Dermatologists not only see rashes all day long but we can also operate and perform skin surgery to remove skin lesions. Patients are also always asking if there are better ways to improve the scar after surgery. We generally recommend massaging white soft paraffin into the scar or using silicone gels once the stitches have been removed.
An additional thing is the time until the wound heals completely and the stitches are removed. Facial sites can heal in 7 days but sites on the body and limbs can take two weeks or longer in some cases. Avoidance of strenuous exercise during this time is often advised to provide optimum wound healing and scar appearance and this, by and large, is the major bugbear for many patients.
Is there nothing else to speed this up?
Well, no. However, there has been some recent evidence that expressive writing can speed up wound healing.
I must admit, I was a bit amazed too! I heard the interview with one of the researchers on Radio 4 whilst on the way to pick up the kids from school. I so wanted to hear the end of the interview I ended up late collecting them!
What is the evidence?
The earliest paper I could find on this is from 2008.
[Weinman J, Ebrecht M, Scott S et al. Enhanced wound healing after emotional disclosure intervention. Br J Health Psychol 2008; 13(Pt 1):95-102.]
In this study, 36 male participants aged between 18 and 40 years were randomly assigned to either the emotional disclosure or control group. Those in the emotional disclosure group were asked to write for 20 minutes on 3 consecutive days about a traumatic and upsetting experience in their life, delving into deep emotions and disclosing thoughts not previously shared with anyone else. The control group were asked to write about time management, describing what they had done on certain days in a factual manner.
Two weeks after the first visit, all participants received a standard 4mm skin biopsy at the inner aspect of the upper non-dominant arm under local anaesthetic from a dermatologist. At days 7, 14 and 21 after the punch biopsy, the wound was scanned using a high resolution ultrasound scanner as an accurate marker of wound-healing.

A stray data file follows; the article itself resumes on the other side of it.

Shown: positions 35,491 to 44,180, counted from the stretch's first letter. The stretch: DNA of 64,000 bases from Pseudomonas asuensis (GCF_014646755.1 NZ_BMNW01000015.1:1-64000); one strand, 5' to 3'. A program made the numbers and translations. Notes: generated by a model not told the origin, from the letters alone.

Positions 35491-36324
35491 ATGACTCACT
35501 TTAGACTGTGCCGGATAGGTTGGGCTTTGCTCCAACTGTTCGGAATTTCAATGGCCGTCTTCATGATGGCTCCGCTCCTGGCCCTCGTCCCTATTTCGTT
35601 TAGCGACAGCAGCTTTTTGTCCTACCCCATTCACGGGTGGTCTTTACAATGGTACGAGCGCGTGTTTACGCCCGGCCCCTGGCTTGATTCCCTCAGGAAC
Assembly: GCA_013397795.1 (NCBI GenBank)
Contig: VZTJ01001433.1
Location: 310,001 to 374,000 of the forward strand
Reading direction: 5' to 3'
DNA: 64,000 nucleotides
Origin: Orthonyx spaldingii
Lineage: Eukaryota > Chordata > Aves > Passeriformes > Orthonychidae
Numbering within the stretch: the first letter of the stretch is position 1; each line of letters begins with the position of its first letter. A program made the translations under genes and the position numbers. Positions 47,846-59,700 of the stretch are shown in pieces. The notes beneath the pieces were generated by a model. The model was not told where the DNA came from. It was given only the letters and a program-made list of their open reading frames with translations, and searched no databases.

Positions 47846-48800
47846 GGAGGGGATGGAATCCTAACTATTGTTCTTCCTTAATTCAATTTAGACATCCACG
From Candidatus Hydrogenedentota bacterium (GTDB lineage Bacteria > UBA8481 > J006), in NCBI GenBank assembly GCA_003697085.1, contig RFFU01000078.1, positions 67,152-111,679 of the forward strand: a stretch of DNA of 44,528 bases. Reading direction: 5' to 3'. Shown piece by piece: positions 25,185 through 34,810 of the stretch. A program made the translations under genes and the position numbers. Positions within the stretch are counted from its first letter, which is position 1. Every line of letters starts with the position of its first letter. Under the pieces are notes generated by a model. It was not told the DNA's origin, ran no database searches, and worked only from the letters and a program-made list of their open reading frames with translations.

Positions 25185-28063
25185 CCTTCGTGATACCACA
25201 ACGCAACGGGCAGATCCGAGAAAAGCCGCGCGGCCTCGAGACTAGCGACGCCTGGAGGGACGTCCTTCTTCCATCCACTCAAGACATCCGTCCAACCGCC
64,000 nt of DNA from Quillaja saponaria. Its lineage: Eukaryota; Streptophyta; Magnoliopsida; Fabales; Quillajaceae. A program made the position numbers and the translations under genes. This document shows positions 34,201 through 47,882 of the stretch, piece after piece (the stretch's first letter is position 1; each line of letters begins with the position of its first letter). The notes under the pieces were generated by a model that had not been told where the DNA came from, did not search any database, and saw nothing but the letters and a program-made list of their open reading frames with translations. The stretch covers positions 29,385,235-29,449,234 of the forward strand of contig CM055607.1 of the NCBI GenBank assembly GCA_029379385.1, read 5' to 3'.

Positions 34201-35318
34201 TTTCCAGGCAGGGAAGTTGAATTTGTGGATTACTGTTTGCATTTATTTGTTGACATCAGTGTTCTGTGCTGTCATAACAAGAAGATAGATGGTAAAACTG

What did the study show?
This showed that wound diameter was significantly smaller in the experimental group compared with the control group at 7, 14 and 21 days but significantly so at days 14 and 21 post-biopsy.
Are there any more recent studies?
Yes, there is a more recent study performed in 2013 looking at the effect in older adults.
[Koschwanez HE, Kerse N, Darragh M et al. Expressive Writing and Wound Healing in Older Adults: A Randomized Controlled Trial. Psychosom Med 2013;75:581-590.]
In this study, 49 adults aged 64 to 97 years were assigned to the same tasks of either writing about upsetting life events (Expressive Writing) or daily activities (Time Management) for 20 minutes a day for 3 consecutive days. Two weeks after this, a 4mm punch biopsy was performed as before and then the wounds were photographed routinely for 21 days to observe wound healing.
What did this study show?
Again, this study showed that the participants in the Expressive Writing group had a greater proportion of fully healed wounds at Day 11 post biopsy than those in the Time Management group.
But this requires you to do the expressive writing before the skin injury which doesn’t happen in reality.
Yes, so a study published in March of this year has looked to see if expressive writing after performing the biopsy would also be as effective.
[Robinson H, Jarrett P, Vedhara K et al. The effects of expressive writing before or after punch biopsy on wound healing. Brain Behav Immun 2017;61:217-227.]
This study involved 122 participants aged 18-55years.
And what did this study show?
This study showed a significantly greater proportion of participants who performed expressive writing before the biopsy had fully healed wounds on day 10 compared to those who performed neutral writing either before or after wounding. This replicates that which was seen with the two previous studies.
However, in those who wrote expressively after wounding, those who finished writing over the first 6 days were significantly more likely to be healed at 14 days than those who finished writing later.
Expressive writing was also found to have effects on mood, causing it to worsen initially and then improve.
How does expressive writing affect wound healing?
The mechanisms behind it all are still unclear. Several factors have been suggested such as whether expressive writing results in better sleep, increased production of cellular hormones (cytokines) or improved physical health. Further studies are needed to explore this area further.
The Radio 4 interview did liken the effect of expressive writing to that of ‘the valve being released on a pressure cooker.’ The thinking through of the traumatic and distressing event allows the event to be processed in the mind of the participant, thereby allowing the participant to gain better insight into the event and derive meaning from it. I think all of us can see how that might benefit the self.
Dr Sandy Flann, Consultant Dermatologist.